Saturday, October 29, 2011

Show Me The Puppies - Part 1

In the wee hours of this morning I caught myself waking up in front of the TV at 3h42. I'd been watching the stuff recorded on the HD, trying to free up some space for all that Xfe has programmed in. Never aware of loosing time, sleeping. So I had the idea that it was a good time to go to bed.

Suddenly I was awake, listening to the calming tones and sensible interrogatories of Evan Davis. Which meant (knowing it was Saturday) it was after 7h00 but still before 9h00.

Despite a bottle and a bit of wine I had a not too throbbing head.

I rose, prematurely. Had some pepsi max (always my soda of choice) for breakfast. I would have liked some instant coffee but the milk was off, Xfe being away.  Followed by cold pizza. The Mexican from Papa Johns. Two slices more than half were left over from the night before.

I think I prefer cold pizza to fresh, especially if spicy. No pizza expert I rely on friend R1's recommendation of Papa John. Though they had no coleslaw, which I love on hot pizza. Instead to get the 25% online discount I ordered sides of chicken dippers with potato wedges and chicken dippers with stuffed jalapenos. I ordered 4 of their buffalo dips. I am addicted to them. Delicious. Though I never ate any last night. You see, like any good hoarder I need to keep them for a better time to have... (I did notice their best before goes into the New Year. Brilliant).

Selecting 4 buffalo dips, Papa John must have thought I was mistaken. For in addition to the 4 buffalo, my delivery came with a couple of others instantly forgettable.


At some point I went back to bed to listen to the Reverend Richard "Communard" Cole. It was too involved to do otherwise. Sue Johnston's Inheritance Tracks, disappointingly unlike their sponsor, were predictably true to type.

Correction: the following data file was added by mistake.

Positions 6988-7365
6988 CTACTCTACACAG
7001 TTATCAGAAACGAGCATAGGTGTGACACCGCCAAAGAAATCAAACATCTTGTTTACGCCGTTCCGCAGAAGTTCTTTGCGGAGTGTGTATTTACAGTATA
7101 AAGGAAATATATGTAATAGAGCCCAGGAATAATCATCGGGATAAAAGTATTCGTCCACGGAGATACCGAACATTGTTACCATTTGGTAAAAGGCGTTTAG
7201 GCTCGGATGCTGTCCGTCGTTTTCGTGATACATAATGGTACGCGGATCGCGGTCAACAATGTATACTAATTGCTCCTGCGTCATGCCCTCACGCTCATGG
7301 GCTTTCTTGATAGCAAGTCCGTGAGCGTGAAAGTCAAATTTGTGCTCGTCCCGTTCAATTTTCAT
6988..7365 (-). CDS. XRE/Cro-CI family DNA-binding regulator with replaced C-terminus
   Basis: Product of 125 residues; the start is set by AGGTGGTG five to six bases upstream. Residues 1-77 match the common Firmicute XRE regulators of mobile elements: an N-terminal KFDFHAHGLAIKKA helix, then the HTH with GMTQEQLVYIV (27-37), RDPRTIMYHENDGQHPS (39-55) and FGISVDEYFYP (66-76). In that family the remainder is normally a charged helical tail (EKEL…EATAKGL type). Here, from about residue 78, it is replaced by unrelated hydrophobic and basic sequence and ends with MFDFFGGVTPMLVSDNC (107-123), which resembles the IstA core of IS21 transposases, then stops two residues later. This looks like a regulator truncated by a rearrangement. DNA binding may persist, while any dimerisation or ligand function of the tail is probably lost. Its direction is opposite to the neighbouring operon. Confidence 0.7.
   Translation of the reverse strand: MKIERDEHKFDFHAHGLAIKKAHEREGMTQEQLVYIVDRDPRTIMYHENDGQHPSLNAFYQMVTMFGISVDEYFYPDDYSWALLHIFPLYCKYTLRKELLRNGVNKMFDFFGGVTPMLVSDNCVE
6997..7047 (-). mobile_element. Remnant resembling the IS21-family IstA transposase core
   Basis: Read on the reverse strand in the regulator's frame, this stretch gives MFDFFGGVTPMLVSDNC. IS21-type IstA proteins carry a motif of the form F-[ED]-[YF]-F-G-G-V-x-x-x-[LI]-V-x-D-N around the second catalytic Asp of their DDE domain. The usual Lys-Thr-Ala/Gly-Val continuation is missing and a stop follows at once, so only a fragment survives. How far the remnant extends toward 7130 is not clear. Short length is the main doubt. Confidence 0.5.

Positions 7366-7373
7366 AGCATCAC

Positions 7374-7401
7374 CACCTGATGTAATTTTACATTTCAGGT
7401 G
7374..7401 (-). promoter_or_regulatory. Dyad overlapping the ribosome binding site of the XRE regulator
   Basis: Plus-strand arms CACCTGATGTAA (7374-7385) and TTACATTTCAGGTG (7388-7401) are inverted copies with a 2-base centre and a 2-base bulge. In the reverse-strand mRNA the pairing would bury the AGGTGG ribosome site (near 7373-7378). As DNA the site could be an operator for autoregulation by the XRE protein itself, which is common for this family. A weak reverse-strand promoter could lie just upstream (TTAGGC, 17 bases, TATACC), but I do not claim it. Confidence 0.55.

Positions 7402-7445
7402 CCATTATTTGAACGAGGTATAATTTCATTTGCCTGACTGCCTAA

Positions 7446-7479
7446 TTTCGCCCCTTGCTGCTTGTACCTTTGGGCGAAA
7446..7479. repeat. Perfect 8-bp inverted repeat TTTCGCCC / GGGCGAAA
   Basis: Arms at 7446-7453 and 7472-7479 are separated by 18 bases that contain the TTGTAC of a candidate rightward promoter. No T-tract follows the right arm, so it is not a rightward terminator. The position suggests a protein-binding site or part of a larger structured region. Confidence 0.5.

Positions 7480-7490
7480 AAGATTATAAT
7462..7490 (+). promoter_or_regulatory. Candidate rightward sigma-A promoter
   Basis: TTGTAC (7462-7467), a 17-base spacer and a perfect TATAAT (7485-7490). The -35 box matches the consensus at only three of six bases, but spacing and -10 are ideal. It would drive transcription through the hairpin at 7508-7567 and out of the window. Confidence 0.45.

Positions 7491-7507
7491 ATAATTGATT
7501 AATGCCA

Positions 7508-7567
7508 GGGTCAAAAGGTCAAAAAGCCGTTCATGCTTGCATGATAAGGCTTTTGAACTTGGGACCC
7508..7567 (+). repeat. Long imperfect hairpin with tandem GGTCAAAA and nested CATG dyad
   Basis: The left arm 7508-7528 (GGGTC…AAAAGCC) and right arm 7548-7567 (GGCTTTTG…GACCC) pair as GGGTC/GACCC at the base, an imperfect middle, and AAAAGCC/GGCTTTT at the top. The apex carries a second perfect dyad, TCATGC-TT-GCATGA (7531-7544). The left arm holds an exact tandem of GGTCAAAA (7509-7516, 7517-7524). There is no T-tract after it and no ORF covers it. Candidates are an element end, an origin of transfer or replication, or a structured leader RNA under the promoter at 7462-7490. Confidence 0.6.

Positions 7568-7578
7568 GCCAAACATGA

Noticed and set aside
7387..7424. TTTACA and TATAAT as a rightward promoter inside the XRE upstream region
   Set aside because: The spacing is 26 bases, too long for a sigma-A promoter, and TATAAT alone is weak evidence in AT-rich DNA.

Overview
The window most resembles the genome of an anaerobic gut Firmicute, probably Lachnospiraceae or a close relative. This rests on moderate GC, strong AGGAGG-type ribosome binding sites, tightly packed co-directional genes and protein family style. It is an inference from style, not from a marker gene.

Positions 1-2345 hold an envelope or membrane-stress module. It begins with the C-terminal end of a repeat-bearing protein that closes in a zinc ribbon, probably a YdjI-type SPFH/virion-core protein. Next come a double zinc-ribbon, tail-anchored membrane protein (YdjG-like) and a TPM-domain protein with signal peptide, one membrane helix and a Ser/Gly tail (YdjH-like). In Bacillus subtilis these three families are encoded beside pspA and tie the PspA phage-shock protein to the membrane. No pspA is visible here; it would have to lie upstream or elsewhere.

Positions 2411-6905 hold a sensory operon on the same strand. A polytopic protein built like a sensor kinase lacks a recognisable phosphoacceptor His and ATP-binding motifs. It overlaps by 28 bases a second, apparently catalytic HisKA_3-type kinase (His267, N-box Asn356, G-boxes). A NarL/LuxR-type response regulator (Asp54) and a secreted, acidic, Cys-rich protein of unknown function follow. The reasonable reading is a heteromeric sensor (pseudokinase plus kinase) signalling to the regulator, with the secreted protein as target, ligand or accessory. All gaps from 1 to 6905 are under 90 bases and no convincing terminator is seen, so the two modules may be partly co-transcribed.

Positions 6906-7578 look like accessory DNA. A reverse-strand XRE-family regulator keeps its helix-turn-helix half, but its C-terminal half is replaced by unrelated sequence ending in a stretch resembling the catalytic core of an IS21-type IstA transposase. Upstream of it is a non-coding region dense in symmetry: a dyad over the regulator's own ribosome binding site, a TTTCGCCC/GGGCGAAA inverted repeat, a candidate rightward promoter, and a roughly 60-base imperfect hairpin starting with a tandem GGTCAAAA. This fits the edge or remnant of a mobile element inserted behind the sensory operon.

After some WhatsApp exchanges with Tel Aviv located Xfe, it was time for action. A shopping trip adventure to Wood Green.

Sometimes It is another world up there. Always. I think I just fit in up there.  That is until I open my mouth, or present my selections for purchase and pay. My new favourite store there is Wilkinson. It's like crack cocaine for the non-earning income supported.

Today when paying for another bunch of foil wrapped Doctor Who Series 2 Character Building figures and more Christmas shit, I was asked if I needed to top-up. I was lost for words. I didn't want to stand out, but I didn't know what she was offering me. My instant reaction was that her question was related to alcohol. Many of the people who shop there use alcohol in extreme. The third time she asked me I had to own up that I had no idea what she was asking me about.

She explained - did I want to add money to my mobile. Nothing to do with wodka.

As with an Oyster card you can choose a phone to "pay as you go". They also can do it for electricity (though I think you need a different sim card for that). Looking around many people appeared to be doing it. In fact, many "Wilko's" had smartphones. They were buying "top up" points and lottery scratch cards. Here's an idea for someone - top up scratch cards. I think I'd be on to a winner!!!


Looking around I couldn't believe so many of the people around me had expensive smartphones. I just got my first smartphone 2 weekends ago. It took me a long time to weigh up if I could have one. Cost -vs- benefit. Whereas it seems benefits -vs- mobile phones is a no brainer, even though they have not enough to do without benefits (I think that is why they shop in Wilkinson etc). This I don't understand. Me - City salary, doubting if I can afford the iPhone. Them... not. Simples.

Thus - if anyone from Waitrose is paying attention - look up! Why can't we "top up" when buying monkfish tail and parma ham?

Before getting the bus to save me a 15 minute walk, I decided to pop into LIDL on the way back (glad I did; got some stollen and other Christmas muck). In store I found myself thinking about the 2 week old smartphone in my pocket. The place was full of families with children taught to be more interested in what is in my pockets than what is on the shelves. But the cropped haired boys and the girls with full length skirts are all too easily distracted by dropping a £1 coin and pretending not to notice.